Do oceans have memories? It might appear absurd, but scientists say the world’s oceans indeed have a memory. ‘Ocean Memory’ manifests in the form of the persistence of ocean conditions. It is measured by the year-to-year persistence of sea surface temperature anomalies.
The surface water layer of oceans, nearly 50 meters in depth, is shallower compared to the colder deep water beneath. Despite being shallow, the large specific heat of the water in comparison to the atmosphere above results in relatively slow changes in the surface temperature even though there are rapid fluctuations in the overlying atmosphere. Specific heat is defined as the heat required to raise the temperature of a substance by one degree Celsius.
This implies that a substance like water, having a large specific heat, would need more heat to raise its temperature by a degree. On the other hand, the atmosphere above the surface water of oceans has a relatively low specific heat and thus that a slight increase in heat would raise its temperature.
Notably, Ocean Memory, the persistence of anomalous ocean conditions, has been an essential source of predictability in the climate system. The latest research, published in Science Advances, suggests that the Ocean Memory is on the decline as a result of human-made climate change, meaning that the world’s oceans will no longer show their persistence of conditions. This Ocean amnesia, as the researchers termed it, is going to have significant challenges and impact on ocean predictions, ocean management, forecasting weather, and also predicting other extreme events owing to the fact that they depend on the persistence of ocean surface temperature.
Hui Shi, the lead author of the study and a researcher at the Farallon Institute, California, commented, “We discovered this phenomenon by examining the similarity in ocean surface temperature from one year to the next as a simple metric for Ocean Memory. It’s almost as if the ocean is developing amnesia.”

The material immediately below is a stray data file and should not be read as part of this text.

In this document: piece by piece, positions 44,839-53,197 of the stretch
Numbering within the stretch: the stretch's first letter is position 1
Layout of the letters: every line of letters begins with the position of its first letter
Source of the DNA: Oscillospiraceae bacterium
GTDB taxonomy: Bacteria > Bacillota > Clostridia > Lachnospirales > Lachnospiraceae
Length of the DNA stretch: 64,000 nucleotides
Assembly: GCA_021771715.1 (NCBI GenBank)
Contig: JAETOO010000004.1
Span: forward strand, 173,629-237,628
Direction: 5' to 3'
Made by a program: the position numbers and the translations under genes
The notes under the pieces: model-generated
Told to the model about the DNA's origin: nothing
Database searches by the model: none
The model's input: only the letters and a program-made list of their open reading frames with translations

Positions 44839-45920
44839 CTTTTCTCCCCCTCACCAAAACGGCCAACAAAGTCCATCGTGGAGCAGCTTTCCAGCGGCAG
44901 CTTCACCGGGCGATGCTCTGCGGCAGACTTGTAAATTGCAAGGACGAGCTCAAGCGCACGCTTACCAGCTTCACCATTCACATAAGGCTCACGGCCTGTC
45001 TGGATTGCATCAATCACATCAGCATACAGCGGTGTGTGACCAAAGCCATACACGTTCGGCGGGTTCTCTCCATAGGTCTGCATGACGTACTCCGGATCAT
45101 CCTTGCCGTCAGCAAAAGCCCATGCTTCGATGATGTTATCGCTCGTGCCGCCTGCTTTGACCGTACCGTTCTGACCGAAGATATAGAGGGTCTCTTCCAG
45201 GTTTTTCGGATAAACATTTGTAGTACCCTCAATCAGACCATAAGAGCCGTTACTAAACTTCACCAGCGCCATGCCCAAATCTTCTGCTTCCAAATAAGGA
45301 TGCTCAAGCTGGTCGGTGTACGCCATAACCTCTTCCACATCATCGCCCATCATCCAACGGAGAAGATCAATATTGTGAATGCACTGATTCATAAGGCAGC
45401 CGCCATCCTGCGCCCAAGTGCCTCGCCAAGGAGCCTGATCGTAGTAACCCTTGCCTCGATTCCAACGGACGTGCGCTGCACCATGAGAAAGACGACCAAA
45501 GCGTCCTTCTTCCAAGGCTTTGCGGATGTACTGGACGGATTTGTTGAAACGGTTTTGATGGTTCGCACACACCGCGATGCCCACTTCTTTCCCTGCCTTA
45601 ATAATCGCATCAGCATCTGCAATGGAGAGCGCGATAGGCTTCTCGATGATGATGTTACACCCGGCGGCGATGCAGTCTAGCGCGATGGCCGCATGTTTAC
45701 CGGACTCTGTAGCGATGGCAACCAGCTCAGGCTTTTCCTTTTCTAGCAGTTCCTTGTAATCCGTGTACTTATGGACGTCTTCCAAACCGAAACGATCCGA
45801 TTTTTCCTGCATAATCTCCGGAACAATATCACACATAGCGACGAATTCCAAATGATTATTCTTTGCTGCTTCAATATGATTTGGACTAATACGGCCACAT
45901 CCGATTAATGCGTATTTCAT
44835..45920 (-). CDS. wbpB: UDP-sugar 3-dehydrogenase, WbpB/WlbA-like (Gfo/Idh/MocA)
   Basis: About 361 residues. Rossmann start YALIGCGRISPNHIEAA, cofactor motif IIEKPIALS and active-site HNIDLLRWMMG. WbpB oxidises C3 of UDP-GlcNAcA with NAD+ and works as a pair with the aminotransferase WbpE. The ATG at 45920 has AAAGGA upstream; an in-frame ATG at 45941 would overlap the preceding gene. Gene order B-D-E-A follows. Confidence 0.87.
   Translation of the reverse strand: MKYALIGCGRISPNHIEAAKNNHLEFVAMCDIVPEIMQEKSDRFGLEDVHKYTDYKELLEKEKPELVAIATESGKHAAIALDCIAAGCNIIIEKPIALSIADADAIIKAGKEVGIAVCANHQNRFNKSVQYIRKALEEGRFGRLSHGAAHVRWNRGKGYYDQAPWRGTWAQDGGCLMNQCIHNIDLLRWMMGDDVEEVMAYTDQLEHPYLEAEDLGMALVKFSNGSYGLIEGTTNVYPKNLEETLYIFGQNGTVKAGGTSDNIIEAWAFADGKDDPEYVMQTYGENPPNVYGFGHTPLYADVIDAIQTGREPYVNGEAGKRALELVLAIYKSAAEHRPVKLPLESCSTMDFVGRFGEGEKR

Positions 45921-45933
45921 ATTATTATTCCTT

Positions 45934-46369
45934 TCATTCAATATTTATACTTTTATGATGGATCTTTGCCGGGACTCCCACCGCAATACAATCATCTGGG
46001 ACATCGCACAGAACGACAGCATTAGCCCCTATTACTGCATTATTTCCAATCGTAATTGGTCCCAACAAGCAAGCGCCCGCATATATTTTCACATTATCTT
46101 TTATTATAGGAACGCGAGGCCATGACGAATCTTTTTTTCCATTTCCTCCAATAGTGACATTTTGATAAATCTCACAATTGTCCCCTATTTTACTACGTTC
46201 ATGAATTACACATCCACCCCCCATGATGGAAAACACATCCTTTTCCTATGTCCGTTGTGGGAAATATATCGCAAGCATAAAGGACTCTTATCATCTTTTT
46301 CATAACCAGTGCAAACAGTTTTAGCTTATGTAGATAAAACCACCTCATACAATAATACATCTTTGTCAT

Ocean Memory is also related to the thickness of the uppermost or surface layer of the oceans. The deeper layers beneath it have a greater heat content, which produces more thermal inertia, and it translates into memory. However, this layer of most oceans will get shallower over time as a result of the unabated anthropogenic (artificial) warming, which will lead to a decline in the Ocean Memory.
Robert CJ Wills, a research scientist at Washington University and a co-author of the study, said, “Other processes, such as changes in ocean currents and changes in the energy exchange between the atmosphere and ocean, also contribute to changes in Ocean Memory, but the shoaling of the mixed layer depth and resulting memory decline happens in all regions of the globe, and this makes it an important factor to consider for future climate predictions.”
Apart from a decline in the Ocean Memory, the thinning of the mixed layers will also cause an increase in the random fluctuations of the sea surface temperature. Because of this, although the oceans will not show many variations from one year to the next, there will be changes in infractions of the helpful signals for predicting, and thus predictions will be seriously affected.
Ocean Memory loss will not only have an impact on the predictability of physical variables but also can influence the management of sensitive marine ecosystems. Explaining this, Michael Jacox, a research scientist of NOAA Fisheries’ Southwest Fisheries Science Centre, California and a co-author of the study, said, “Reduced memory means less time in advance for a forecast to be made. This could hinder our ability to predict and prepare for ocean change, including marine heatwaves, which are known to have caused sudden and pronounced changes in ocean ecosystems around the world.”
Notably, fishery management considers the biological parameters for stock assessment by assuming a stable environment manifested in the recent past. Reduction in Ocean Memory may render such estimation grossly inaccurate. This also indicates an urgent need to develop new approaches in fishery management.